At Bloomberg Pursuits, we love to travel. And we always want to make sure we’re doing it right. So we’re talking to globe-trotters in all of our luxury fields—food, wine, fashion, cars, real estate—to learn about their high-end tips and off-the-wall experiences. These are the Distinguished Travel Hackers.
French entrepreneur Laure Heriard-Dubreuil cofounded the Webster, a boutique in an old art deco hotel on South Beach, Miami, eight years ago after stints working for both Balenciaga and Yves Saint Laurent. It quickly became a style-setting destination, in large part because of Heriard-Dubreuil’s own taste; since then, she’s opened satellites in Texas, California and Florida. Later this year, she will add to her empire a six-story, 12,000-square-foot Manhattan flagship in SoHo. Heriard-Dubreuil spends much of her flying time on Air France, as she’s often traveling between Paris and North America, where she lives in New York with her husband, artist Aaron Young, and their son.
Carry a pocketful of sunshine on every trip.
Many people suggest getting some sunshine to ward off jet lag. I can never get enough sunshine—my first-grade teacher called me “the Tropical Plant” because of my love for sun. Vitamin D is like sunshine in a bottle—it helps fight inflammation and strengthen your immune system, in addition to helping mental clarity and regulating the melatonin levels in your body, which helps get your body ready for sleep. In the United States everybody uses melatonin, but I think vitamin D helps a lot: Try the oral spray by Dr. Mercola (which he recommends using five times daily). It’s always in my suitcase, and I don’t know how I managed prior to discovering it.
This one tool will solve almost all your clothing and jewelry
The Quick Unpick is the most simple, yet magical, invention. It goes through security [unlike] scissors; it can remove a label, fix a hem, remove a splinter and when traveling alone, it can aid in zipping dresses and clasping jewelry. I was traveling on a plane, and I had a tag in my dress that was itchy, and I started to have a rash; I was with a friend, who pulled one from her tiny handbag and she saved me. It was so so amazing, and from then on, I’ve always carried one. When you have that tiny thing, you feel like Inspector Gadget or MacGyver.
A surfer’s app is secretly the best one for predicting the weather in a new place.
The first thing I do to prepare is: check the weather. For me, the weather is key—it will tell me what to pack and how to dress. If it’s tropical or not, dry or monsoon season, then the looks are different. My husband is a surfer, and he always checks the surfer’s weather app, Magic Seaweed, which, he thinks, is the most accurate. I don’t surf but I love watching him—he grew up in California, so he’s been surfing all his life, before going to school, etc. I’m always discussing the weather with my husband and got jealous that he always had the right predictions. So I just had to download the app for myself, and now it’s my go-to resource.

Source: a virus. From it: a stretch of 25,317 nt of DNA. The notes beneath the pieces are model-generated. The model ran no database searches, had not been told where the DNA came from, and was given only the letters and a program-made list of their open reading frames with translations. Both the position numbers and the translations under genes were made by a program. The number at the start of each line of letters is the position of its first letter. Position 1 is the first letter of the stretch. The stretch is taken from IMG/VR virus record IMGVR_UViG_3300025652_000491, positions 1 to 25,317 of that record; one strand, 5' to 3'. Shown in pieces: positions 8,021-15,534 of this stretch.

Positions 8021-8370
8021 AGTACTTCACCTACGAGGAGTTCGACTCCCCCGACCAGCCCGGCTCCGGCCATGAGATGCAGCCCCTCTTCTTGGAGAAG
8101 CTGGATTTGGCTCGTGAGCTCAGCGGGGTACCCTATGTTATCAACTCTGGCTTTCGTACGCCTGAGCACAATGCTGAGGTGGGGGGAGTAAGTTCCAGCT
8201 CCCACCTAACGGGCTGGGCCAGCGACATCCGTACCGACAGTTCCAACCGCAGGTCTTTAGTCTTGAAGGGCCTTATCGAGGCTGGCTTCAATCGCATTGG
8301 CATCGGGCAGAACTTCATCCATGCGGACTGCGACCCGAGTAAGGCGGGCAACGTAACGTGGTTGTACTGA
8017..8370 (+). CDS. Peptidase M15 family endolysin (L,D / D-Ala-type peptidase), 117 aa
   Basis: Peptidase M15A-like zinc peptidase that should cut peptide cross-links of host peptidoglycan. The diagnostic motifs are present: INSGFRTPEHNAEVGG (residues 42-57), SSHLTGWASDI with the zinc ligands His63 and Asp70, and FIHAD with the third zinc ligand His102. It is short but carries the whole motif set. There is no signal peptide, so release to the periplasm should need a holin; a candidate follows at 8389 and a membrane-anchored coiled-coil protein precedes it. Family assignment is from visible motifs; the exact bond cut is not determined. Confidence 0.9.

Her picks in Paris skew distinctly old school.
My favorite park in Paris is the Jardin du Luxembourg, which is close to my house; there are some tennis courts, pétanque, chess, all the old-school things. I love to go for a run there, but now that I have my son, it’s absolutely incredible—you have pony rides, a little fountain where they have wooden boats with real sails that you push around with a stick. It’s so beautiful. I love to do it with him. It’s like an illustration in a book from a century ago, and it feels so French to me. I also love all the markets in Paris, but my favorite is the Marché Paul Bert Serpette at the Puces de Saint-Ouen; in the tiny little streets there, you’ll find lots of things—knickknacks, fashion, some objets.
Her favorite city break spot might surprise you.
I went on the most incredible trip recently to Mozambique with some friends who have a house there and go all the time. We stayed in Maputo at the incredible Polana Serena Hotel, a historical five-star hotel in the heart of the city with service like you wouldn’t believe. I was fascinated with the country’s rich Portuguese influence, which pervades the country through its architecture, language and food. We had memorable meals at Zambi, A Nossa Tasca and Campo di Mare, where we ate fresh pasta and prawns while enjoying the sea breeze. And I still dream about the crab curry at Manjar dos Deuses. I am a crab fanatic; I know my share of crabs from Joe’s Stone Crab in Miami—I think I’ve cut my fingers a lot on the claws—and this was so simple. Of course, no vacation of mine is complete without some shopping. I stocked up on countless capulanas (sarongs) in a myriad of colors and patterns at Casa Elefante, an expansive textile shop in Maputo, which I brought back as gifts for my friends and family. I love African prints, which are a little like batik, but the fabric is usually very thick and so very stiff. What I really liked there was that they treated them (for softness).
The Mediterranean island you always forget about—but shouldn’t.
I never get tired of returning to Corsica. My parents have a house there, and it’s an amazing summer ritual: all the children and grandchildren, with a big garden, and we can go on nice boat trips. The south of Corsica is very different from the north. Next to Bonifacio (in the south), it’s gorgeous, beautiful and so dramatic—the village is hung from the cliff. They had pirates there, because it’s a hidden harbor. Go to the restaurant called Chez Jules, where the food is typical Corsican: Try the aubergines bonifaciennes. It’s like eggplant parmigiana, but with Corsican cheese, brocciu. The other place I love is Domaine de Murtoli. It’s a huge estate on the water, where you eat by the sea—a mama wild boar might come visit you while you eat.